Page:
Transforming care through research

As the new Clinical Trials Manager, it didn't take long for Munaza Jamil to realize the wealth of opportunity in research at North York General Hospital (NYGH). “There's a real spirit of inquiry here,” she says. “People feel very strongly about enhancing patient- and family-centred care. Integrating clinical trials into the hospital is one way we will achieve this goal.”

Munaza Jamil, Clinical Trials Manager, North York General Hospital
Munaza Jamil, Clinical Trials Manager, North York General Hospital

A clinical trial (also called a study) is a test of a drug, therapy, surgical procedure, medical device, or of nutrition or behavioral changes in people. The purpose is to gather information to confirm that the drug or therapy is safe and effective for people as well as to provide a new option of treatment for patients.

Currently, North York General has about a dozen active clinical trials or research projects in different areas, including Oncology and Genetics, that have gone through the vigorous vetting of the hospital's Research Ethics Board as well as many other internationally accepted good clinical practice requirements (for more information please read “Who ensures the trial is safe?”).

The focus now, according to Munaza, is to grow the hospital's participation in clinical trials. “The more clinical trials available, the more treatment options available to our patients,” she says. “I call it patient-centred research. It's all part of our commitment to providing the best patient- and family-centred care.”

One example of a new clinical trial at North York General involves gastrointestinal surgery. Studies show that patients commonly feel nauseated and otherwise uncomfortable immediately after surgery, which could prolong hospital treatment. Researchers in this study propose that parts of the gut can be stimulated prior to surgery, as a way of preparing the intestine for content to be passing through it again. Doing this may help decrease the rates of infection and reduce other discomfort faster in patients after surgery and reduce the length of their hospital stay.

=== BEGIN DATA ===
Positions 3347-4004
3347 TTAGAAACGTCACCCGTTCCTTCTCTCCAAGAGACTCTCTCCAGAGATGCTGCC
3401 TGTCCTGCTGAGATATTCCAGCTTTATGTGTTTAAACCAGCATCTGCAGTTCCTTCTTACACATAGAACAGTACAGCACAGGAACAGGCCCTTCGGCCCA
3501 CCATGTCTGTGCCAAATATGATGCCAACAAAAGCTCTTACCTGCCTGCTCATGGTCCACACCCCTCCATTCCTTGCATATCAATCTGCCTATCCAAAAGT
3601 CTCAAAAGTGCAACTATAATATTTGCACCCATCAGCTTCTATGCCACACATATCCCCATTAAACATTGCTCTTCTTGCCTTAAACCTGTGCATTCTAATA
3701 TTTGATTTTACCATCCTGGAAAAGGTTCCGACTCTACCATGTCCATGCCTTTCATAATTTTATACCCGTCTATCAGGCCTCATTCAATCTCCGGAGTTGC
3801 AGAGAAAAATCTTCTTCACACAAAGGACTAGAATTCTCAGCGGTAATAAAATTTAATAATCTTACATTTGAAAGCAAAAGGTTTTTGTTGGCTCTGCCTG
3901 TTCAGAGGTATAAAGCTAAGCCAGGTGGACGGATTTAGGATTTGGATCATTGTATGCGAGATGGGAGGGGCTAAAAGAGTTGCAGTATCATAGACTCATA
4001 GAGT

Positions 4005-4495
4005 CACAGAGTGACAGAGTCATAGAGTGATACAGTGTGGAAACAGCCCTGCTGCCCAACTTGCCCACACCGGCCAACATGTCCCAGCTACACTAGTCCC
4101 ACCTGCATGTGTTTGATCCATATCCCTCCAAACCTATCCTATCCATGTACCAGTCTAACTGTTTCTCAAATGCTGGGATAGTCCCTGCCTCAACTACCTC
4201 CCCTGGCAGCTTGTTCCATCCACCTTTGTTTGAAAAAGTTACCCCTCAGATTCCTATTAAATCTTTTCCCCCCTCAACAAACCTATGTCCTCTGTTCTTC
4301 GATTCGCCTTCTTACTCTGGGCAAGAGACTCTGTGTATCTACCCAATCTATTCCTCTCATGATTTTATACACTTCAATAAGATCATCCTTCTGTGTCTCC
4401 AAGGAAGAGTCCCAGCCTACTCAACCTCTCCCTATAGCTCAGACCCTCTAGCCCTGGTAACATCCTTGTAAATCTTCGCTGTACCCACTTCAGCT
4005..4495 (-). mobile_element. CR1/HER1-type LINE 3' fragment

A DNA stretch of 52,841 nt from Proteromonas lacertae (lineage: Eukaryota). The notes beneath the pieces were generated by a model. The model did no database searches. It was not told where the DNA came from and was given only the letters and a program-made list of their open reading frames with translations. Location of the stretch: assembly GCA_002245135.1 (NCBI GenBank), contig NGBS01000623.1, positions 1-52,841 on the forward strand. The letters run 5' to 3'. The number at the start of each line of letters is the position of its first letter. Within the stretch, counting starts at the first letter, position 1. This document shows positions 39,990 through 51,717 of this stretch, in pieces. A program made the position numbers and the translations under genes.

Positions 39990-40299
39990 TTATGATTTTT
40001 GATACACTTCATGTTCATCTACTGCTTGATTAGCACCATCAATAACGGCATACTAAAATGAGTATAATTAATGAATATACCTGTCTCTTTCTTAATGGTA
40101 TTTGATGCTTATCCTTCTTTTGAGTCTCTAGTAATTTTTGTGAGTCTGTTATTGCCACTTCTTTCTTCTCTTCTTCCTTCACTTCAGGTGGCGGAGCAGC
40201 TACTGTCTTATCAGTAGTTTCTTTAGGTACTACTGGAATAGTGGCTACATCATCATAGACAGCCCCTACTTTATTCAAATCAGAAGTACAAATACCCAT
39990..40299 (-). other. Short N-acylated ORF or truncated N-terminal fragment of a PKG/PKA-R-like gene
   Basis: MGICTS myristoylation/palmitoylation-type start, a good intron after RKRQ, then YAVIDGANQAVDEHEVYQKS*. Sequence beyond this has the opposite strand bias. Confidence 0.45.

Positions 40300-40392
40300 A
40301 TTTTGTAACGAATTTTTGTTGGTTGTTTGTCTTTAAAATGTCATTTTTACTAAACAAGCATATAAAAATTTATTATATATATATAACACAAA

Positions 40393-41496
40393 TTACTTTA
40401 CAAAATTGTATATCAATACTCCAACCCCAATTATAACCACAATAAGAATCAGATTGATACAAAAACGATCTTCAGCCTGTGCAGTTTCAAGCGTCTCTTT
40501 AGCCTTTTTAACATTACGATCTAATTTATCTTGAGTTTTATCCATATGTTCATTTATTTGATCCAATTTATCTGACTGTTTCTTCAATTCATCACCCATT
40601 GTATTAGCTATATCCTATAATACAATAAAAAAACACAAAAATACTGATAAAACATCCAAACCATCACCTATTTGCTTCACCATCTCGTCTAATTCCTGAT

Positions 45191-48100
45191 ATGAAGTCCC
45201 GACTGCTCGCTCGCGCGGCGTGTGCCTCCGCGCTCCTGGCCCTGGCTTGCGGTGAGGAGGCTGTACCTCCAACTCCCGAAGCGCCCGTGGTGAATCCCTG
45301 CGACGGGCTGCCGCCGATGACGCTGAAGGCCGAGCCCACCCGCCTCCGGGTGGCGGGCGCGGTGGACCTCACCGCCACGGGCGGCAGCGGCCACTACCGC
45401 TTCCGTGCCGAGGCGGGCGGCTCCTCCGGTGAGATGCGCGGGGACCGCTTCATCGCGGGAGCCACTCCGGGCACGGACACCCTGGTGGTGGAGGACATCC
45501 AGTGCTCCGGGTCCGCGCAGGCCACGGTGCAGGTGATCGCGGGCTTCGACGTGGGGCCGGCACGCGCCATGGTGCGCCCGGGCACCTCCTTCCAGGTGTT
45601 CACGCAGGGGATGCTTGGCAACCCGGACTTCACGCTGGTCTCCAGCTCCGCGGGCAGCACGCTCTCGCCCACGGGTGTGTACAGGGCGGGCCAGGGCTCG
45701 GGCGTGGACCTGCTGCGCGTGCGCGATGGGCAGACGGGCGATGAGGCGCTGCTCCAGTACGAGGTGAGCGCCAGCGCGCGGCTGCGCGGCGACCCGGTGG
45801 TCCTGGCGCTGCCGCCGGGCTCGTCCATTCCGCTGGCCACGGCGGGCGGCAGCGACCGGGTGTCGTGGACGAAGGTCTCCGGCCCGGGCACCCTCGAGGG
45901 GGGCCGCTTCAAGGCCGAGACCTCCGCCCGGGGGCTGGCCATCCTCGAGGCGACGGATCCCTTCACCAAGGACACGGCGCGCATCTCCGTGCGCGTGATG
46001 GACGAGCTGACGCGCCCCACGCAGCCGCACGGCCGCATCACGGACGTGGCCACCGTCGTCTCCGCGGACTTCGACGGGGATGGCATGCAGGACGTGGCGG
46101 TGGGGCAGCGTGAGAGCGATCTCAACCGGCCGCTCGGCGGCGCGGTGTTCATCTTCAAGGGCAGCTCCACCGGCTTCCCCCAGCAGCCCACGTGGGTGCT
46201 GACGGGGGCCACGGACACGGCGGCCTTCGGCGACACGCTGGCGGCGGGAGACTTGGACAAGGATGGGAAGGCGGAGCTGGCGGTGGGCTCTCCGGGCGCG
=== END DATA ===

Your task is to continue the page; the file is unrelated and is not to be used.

Another example is North York General's participation in Enroll-HD, a worldwide observational study for Huntington Disease (HD) that monitors how the disease appears and changes over time. One of the leading authorities on HD in Canada, NYGH's Genetics Department is one of the top worldwide enrollers for Enroll-HD in 2015.

North York General Hospital's Genetics Department is one of the leading authorities on Huntington Disease in Canada.

Research site of choice

Munaza says that North York General is quickly becoming a research site of choice. “We know that the majority of Canadians who receive care in a hospital, receive it in a community hospital setting such as North York General,” she says. “We're uniquely positioned to study and improve the delivery of care and treatment options for a large segment of the population.”

As clinical trials gain momentum at the hospital, Munaza advises patients interested in participating to consult with their physician. Not every area has a clinical trial and not every patient is eligible for one, due to strict criteria.“We put patients first in everything we do at North York General and this includes clinical trials,” Munaza says. “People want to be part of a study or a trial for a multitude of reasons; others don't. It's a personal choice that is always respected. Ultimately, clinical trials are just another way we provide exceptional health care to our diverse communities.

Expanding our clinical trials base is part of North York General overall strategy of transforming care through applied research and innovation. Please visit Clinical Trials for more information.

This article first appeared in the November 2016 issue of The Pulse.

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